Currants are an ideal edible: perennial, ornamental, and deer-resistant!
Add currant bushes to your garden for an easy, deer-resistant edible that also grows in part-shade.
CURRANTS BRING NEW FLAVORS FROM YOUR GARDEN TO YOUR TABLE
These attractive 3’-‘5’ bushes will be covered in summer with glistening red berries, heralded for their simultaneously sweet and tart flavors. Enjoy them fresh or preserve them in jellies, jams, and cordials.
SHADE GARDENERS CAN GROW CURRANTS
If you’re in a climate with hot summer sun, currants will grow best in part-shade or afternoon shade.
LIVE WITH DEER? YOU CAN STILL GROW EDIBLES
Good news! Although deer will browse their way through most plants we want to eat, they show little interest in currants. So if you have filled your garden with deer-resistant plants, now you can add some edibles to that group.
Artichokes are deer-resistant but need to be in the full sun section of your garden, where they will put on a dramatic show.
TRAIN CURRANTS AS AN ESPALIER OF BRANCHES AGAINST A FENCE
Vern Nelson in The Oregonian has directions to espalier currants to act as a screen or a decorative accent.
Lee Reich, author of Landscaping with Fruit, espaliers currants along the fences of his vegetable garden and writes appreciatively of their easy maintenance and “bright red fruit, which dangle from branches like translucent jewels.”
GROW CURRANTS IN CONTAINERS
The natural growth habit and height of currants makes them an excellent choice for container gardening.
To learn all about growing currants (and many other edible plants) in containers, we recommend The Bountiful Container.
Cornell University suggests picking the currant flowers the first year the bush is growing, to promote plant vigor. You will have a small harvest the second year and by the third year your currant bush will produce a full harvest.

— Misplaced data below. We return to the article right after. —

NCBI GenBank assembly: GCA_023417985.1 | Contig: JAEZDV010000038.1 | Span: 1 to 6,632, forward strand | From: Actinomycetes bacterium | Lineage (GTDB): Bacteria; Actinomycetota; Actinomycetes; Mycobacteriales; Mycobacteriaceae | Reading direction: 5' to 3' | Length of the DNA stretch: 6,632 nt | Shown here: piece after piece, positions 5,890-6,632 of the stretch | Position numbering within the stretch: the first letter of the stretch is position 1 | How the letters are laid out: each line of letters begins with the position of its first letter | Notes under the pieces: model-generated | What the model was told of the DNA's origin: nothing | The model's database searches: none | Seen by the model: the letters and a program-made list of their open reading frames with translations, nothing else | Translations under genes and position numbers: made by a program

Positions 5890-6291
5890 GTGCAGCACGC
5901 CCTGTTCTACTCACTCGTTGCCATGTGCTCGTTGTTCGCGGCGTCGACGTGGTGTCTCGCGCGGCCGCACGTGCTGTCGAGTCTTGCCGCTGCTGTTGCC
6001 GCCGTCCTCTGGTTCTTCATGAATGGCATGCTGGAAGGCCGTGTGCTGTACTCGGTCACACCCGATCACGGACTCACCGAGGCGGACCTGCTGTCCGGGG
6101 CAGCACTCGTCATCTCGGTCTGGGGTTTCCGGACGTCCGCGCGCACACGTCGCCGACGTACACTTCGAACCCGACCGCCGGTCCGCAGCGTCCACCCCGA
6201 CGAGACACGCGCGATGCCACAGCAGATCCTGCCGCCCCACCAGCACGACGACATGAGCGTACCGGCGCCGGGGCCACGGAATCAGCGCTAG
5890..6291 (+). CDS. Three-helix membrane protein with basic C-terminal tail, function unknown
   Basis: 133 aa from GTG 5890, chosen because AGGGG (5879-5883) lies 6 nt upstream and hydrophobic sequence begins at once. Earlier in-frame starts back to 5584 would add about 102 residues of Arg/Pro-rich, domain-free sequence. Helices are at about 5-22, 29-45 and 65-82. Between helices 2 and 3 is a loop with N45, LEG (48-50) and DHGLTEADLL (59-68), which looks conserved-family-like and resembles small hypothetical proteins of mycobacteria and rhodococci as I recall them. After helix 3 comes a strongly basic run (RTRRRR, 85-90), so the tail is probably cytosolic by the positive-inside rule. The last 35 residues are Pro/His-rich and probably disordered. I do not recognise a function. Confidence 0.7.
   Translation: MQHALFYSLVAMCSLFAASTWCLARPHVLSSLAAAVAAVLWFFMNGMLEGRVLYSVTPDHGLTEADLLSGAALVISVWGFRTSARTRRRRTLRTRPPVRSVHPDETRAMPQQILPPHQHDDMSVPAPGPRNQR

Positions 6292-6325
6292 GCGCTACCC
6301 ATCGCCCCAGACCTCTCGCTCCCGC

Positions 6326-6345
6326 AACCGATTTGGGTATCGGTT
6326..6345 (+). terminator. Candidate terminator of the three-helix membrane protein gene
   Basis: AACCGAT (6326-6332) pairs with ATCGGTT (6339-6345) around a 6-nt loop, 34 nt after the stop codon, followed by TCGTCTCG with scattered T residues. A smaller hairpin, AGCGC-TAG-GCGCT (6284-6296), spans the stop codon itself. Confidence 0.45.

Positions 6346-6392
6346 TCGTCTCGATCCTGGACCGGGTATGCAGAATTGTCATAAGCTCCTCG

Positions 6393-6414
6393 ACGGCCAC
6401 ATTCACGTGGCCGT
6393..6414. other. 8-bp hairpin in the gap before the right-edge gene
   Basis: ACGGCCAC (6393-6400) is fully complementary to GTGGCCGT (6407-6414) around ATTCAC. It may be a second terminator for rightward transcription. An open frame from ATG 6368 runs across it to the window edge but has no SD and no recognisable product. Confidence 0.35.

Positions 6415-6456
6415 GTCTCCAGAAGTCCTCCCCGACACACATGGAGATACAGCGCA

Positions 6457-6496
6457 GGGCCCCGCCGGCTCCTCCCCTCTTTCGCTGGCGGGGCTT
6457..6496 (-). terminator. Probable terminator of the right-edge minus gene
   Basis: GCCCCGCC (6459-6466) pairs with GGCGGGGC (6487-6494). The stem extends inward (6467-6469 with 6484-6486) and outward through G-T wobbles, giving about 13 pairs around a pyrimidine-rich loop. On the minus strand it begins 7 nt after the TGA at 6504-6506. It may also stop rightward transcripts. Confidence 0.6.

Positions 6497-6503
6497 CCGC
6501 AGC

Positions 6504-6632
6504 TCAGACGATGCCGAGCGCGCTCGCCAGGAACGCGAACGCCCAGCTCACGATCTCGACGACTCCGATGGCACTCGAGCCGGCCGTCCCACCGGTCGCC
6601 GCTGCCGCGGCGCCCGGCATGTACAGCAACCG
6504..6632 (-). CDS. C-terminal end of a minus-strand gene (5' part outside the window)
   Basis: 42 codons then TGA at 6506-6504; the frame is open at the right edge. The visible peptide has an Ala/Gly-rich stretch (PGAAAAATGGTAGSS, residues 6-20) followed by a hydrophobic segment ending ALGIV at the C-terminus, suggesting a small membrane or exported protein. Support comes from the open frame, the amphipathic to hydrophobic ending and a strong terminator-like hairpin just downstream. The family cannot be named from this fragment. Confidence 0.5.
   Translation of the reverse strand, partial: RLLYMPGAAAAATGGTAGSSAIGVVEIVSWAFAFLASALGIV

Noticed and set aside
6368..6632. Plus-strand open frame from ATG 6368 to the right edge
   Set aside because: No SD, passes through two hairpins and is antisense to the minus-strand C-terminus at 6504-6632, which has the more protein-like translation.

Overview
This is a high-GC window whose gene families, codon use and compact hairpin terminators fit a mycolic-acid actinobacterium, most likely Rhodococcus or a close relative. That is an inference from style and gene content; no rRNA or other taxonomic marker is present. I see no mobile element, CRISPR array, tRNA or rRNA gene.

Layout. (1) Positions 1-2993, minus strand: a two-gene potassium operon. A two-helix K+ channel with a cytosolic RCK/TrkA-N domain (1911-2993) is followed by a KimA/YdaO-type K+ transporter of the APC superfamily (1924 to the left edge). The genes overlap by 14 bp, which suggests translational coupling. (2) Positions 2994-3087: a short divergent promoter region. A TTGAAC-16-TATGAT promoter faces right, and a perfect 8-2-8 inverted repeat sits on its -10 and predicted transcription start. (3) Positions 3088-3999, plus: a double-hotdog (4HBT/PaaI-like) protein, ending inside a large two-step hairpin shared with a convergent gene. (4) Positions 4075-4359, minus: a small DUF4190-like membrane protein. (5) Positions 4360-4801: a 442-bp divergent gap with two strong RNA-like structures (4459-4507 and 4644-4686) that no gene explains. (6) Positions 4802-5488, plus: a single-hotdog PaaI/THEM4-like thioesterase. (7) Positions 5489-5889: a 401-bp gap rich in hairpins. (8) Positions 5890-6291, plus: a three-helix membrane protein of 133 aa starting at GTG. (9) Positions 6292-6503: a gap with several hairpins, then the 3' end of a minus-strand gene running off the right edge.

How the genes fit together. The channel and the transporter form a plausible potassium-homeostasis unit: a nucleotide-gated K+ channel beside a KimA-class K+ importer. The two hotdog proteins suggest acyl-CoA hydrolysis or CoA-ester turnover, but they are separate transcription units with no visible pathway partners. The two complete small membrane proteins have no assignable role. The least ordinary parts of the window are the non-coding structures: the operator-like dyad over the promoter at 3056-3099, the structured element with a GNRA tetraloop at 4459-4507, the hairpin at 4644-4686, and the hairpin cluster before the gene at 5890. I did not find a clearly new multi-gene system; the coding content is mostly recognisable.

More from Cornell on picking the currants:
Currants…ripen over a two-week period in June. Berries do not drop immediately upon ripening, so they usually can be harvested in one or two pickings. Currants can be picked in clusters. ... Wait for fruit to turn color before picking. ... Currants require some trial and error to determine the right time.
PRUNING CURRANT BUSHES
We have succinct pruning instructions from Cornell (emphasis added):
Prune currants…when the plants are dormant in late winter or early spring. Remove any branches that lie along the ground as well as branches that are diseased or broken.
Ribes species produce fruit at the base of one year old wood. Fruiting is strongest on spurs of two and three year old wood.
After the first year of growth, remove all but six to eight of the most vigorous shoots.
At the end of the second growing season, leave the 4 or 5 best one-year-old shoots and up to 3 or 4 two-year-old canes.
At the end of the third year, prune so that approximately 3 or 4 canes of each age class should remain.
By the fourth year, the oldest set of canes should be removed and the new canes allowed to grow. This system of renewal ensures that the plants remain productive because young canes always replace those that are removed.
A strong, healthy, mature plant should have about eight bearing canes, with younger canes eventually replacing the oldest.
ALL PEACEFUL VALLEY CURRANT BUSHES ARE DISEASE RESISTANT
fay eldred Says:
Feb 20th, 2012 at 3:15 pm
greetings; it seems to me, that Maine still has the prohibition about growing currants. i do love them, but am also surrounded by 6 huge white pines. do you know if it is legal to plant them here in Brunswick, ME ? also, how do you know that your plants are not carriers?
Charlotte from Peaceful Valley Says:
Feb 23rd, 2012 at 10:25 am
Fay, Maine bans all black currants, but allows red currants in part of the state.
Here is the link that shows which counties and towns ban red currants as well. I did not see Brunswick listed as a banning town, but it may be in a county that has a ban.
The red currants we carry are varieties that have been shown to be resistant to White Pine Blister Rust.
If you are allowed to plant currants, you might want to plant them 1000’ away from your white pines, just as a precaution.
I hope this information is helpful!
Mary Hysong Says:
Mar 19th, 2012 at 6:40 am
I’m wondering how they would do here in the desert foothills? Do they tolerate alkaline soil? It’s hard to get my pH below 8 even with heavy amendments.
Charlotte from Peaceful Valley Says:
Mar 19th, 2012 at 6:47 pm
Mary, The ideal pH for currants is 6.5, and they want moist soil. You could control the pH and the moisture if you grew them in Smart Pots. Have you tried containers before?